Architecture Around the World
.................Poland - Table of Contents

Church of St. Mary (Kosciol Mariacki)
AKA The Church of the Assumption of the Virgin Mary
pl. Mariacki, adjacent to the Main Market Square in Cracow (Kraków) Poland

Church built:

1355- early 16th century

Exterior style:

Primarily Gothic

Interior styles:

Gothic to 19th-century Gothic Revival
Baroque to Liberty (Italian Art Nouveau)

TEXT beneath illustrations

Click on illustrations for larger size -- and additional information

15th century asymmetrical towers

1478 Hejnal Tower. See text below.

Renaissance style dome finished in 16th century

Hand made bricks

Baroque pentagonal porch built in mid-18th century to a design by Fracesco Placidi

Gothic windows and ribbed ceiling

Gothic ribbed ceiling

Gothic ribbed ceiling

Gothic ribbed ceiling

Stained glass window detail

Trefoil and cinquefoil shapes in stained glass window tracery

Art Nouveau style

Gothic style niche and statue

Choir seating in chancel

Gilded Gothic pulpit

Gilded Gothic pulpit

Art Nouveau style wall painting ... Gothic ribbed ceiling

The church was built on the site of a Romanesque church founded at the beginning of the 13th century.

St. Mary's Basilica also served as an architectural model for many of the churches that were built by the Polish diaspora abroad, particularly those like St. Michael's and St. John Cantius in Chicago, designed in the so-called Polish Cathedral style.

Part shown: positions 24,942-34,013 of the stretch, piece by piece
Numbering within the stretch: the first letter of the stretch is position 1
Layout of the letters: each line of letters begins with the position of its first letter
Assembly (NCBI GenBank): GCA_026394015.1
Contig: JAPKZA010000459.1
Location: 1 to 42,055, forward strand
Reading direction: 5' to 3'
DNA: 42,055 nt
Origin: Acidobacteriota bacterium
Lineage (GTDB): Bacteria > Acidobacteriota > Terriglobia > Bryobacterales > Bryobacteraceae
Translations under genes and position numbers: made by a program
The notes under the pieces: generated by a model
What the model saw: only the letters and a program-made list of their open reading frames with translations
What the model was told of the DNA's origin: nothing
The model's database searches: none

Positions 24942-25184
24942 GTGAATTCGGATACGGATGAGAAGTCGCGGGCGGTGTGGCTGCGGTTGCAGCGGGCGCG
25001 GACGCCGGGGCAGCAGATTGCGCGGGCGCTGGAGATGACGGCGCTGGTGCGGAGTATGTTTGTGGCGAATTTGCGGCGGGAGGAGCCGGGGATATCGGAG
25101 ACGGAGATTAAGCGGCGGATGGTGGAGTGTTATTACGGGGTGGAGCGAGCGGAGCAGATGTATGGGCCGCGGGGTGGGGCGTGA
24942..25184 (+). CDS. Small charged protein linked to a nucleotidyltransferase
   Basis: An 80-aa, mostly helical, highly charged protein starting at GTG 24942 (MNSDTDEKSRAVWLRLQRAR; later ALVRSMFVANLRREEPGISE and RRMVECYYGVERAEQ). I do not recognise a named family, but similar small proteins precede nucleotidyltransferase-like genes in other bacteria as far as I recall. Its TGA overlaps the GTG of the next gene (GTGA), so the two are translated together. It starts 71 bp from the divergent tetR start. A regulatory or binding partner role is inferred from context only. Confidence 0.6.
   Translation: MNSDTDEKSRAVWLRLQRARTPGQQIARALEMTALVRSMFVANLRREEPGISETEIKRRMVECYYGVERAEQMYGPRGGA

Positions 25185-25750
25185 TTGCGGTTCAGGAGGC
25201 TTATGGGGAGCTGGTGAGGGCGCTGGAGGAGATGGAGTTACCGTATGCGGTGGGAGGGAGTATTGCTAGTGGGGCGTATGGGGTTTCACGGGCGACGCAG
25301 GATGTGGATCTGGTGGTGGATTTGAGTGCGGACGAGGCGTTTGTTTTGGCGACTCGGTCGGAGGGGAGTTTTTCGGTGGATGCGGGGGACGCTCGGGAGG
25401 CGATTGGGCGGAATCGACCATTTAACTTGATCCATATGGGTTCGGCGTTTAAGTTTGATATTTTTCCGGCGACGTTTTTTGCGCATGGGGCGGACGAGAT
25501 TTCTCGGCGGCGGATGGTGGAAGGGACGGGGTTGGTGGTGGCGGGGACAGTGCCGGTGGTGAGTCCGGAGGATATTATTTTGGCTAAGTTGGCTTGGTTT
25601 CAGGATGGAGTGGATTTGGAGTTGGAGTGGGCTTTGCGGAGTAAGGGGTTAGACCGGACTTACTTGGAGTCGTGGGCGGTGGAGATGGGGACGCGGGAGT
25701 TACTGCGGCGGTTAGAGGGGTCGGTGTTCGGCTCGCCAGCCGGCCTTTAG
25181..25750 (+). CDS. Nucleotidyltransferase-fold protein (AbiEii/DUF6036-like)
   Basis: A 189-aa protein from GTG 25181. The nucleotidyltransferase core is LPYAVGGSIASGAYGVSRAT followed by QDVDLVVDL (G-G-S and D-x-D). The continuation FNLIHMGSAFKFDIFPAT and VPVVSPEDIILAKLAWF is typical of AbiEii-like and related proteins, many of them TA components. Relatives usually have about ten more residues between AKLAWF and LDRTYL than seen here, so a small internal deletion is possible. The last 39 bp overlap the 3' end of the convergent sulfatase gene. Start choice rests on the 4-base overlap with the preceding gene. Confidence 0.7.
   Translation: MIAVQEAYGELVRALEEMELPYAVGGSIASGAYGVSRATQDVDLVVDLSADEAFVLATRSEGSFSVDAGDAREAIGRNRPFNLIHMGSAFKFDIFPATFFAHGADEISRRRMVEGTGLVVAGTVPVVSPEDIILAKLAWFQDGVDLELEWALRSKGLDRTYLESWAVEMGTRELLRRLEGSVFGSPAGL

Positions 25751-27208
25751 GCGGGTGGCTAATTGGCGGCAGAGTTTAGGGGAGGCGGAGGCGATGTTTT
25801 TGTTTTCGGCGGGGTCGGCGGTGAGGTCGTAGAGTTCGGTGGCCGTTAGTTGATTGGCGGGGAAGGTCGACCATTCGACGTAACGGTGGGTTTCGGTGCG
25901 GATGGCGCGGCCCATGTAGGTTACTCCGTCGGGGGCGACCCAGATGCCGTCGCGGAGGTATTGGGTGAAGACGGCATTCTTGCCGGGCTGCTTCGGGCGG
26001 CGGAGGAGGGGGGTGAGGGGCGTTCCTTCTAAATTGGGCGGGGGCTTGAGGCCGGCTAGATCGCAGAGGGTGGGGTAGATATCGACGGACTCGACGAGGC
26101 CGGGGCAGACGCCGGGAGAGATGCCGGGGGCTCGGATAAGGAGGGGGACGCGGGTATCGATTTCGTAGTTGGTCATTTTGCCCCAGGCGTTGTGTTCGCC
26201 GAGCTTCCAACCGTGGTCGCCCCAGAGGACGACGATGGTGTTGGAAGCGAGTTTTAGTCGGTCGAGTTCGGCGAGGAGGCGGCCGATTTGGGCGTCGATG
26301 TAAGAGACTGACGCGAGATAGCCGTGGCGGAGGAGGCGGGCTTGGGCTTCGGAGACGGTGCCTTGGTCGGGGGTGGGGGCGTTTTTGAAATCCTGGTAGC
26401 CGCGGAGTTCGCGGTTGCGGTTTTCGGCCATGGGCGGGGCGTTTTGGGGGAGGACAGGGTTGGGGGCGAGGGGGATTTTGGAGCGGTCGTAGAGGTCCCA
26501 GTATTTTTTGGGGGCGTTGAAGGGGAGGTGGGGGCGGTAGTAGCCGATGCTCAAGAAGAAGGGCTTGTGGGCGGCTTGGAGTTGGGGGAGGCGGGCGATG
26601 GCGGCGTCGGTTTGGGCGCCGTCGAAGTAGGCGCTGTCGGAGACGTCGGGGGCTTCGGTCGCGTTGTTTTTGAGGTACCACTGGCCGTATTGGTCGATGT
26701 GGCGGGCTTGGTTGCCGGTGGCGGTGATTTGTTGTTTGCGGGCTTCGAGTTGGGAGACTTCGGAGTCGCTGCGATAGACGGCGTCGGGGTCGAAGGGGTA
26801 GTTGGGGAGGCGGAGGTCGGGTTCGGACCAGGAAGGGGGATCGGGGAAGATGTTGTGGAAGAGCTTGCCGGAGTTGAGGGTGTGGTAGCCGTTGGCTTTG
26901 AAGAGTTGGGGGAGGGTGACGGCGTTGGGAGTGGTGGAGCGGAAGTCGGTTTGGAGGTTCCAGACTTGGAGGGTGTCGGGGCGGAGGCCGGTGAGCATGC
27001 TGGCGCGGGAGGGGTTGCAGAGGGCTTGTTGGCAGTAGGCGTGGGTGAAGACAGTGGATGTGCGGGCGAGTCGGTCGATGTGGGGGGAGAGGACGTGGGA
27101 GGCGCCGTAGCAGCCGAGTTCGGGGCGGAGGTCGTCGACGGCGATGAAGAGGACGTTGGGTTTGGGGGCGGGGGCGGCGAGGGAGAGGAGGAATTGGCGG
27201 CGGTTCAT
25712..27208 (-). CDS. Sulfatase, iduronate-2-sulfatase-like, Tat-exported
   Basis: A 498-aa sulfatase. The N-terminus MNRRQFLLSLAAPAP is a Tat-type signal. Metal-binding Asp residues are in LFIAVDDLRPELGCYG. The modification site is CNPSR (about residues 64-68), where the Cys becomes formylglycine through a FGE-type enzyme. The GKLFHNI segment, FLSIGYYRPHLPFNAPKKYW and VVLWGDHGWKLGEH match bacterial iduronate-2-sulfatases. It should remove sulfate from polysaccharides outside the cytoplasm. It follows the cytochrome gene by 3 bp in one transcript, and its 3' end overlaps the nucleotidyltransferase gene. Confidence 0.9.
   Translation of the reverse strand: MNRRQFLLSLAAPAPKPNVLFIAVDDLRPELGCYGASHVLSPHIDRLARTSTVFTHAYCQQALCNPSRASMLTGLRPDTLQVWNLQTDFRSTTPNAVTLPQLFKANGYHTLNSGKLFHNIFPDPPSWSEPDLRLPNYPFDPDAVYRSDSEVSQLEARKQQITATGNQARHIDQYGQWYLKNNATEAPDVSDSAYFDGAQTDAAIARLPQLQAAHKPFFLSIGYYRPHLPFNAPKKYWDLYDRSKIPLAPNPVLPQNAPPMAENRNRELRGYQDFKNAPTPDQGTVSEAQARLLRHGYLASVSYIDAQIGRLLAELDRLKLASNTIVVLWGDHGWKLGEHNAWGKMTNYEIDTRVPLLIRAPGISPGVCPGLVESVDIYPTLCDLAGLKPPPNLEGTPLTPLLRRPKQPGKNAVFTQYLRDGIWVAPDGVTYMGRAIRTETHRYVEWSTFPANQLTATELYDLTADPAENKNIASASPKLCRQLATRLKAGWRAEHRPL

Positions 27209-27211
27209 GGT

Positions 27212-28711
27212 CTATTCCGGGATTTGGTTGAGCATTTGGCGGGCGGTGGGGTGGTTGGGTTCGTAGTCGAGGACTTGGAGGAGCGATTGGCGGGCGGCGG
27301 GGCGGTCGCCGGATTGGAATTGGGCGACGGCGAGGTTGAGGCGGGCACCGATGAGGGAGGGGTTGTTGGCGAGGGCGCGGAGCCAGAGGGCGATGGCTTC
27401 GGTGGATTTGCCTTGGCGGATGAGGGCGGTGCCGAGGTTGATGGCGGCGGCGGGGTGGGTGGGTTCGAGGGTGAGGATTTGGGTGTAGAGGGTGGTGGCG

The church is familiar to many English-speaking readers from the 1929 book The Trumpeter of Krakow, by Eric P. Kelly.

Upper tower

The Hejnal Tower was completed in 1478. The golden crown, symbol of the Virgin Mary as Queen of Poland, was added 1666.

The tower has served as a watchtower since the Middle Ages. In the past the guards would raise the alarm in the case of fire or of enemy attack.

Today the firemen on duty must be vigilant in the prevention of fire but have also to play on the hour a musical phrase "hejnal mariacki." Since "hejnal" is a word of Hungarian origin meaning "morning," the phrase might then be interpreted as "awake," a sort of military reveille to wake the town, a theory reinforced by the sprightly tune.

Today it is not only heard in the morning but divides the day: every hour a trumpeter sounds the hejnal to the points of the compass and at midday, Radio I Poland broadcasts the tune throughout Poland. Radio equipment was first installed in the tower in 1926. The sound of this tune, echoing as it has done for years among the old city walls around the church gives the old quarter a character that is quite unique.


The decoration of the church interior, its paintings and stained glass windows are in a range of styles: from the Gothic to 19th-century Gothic Revival, from the Baroque to Liberty (Italian Art Nouveau).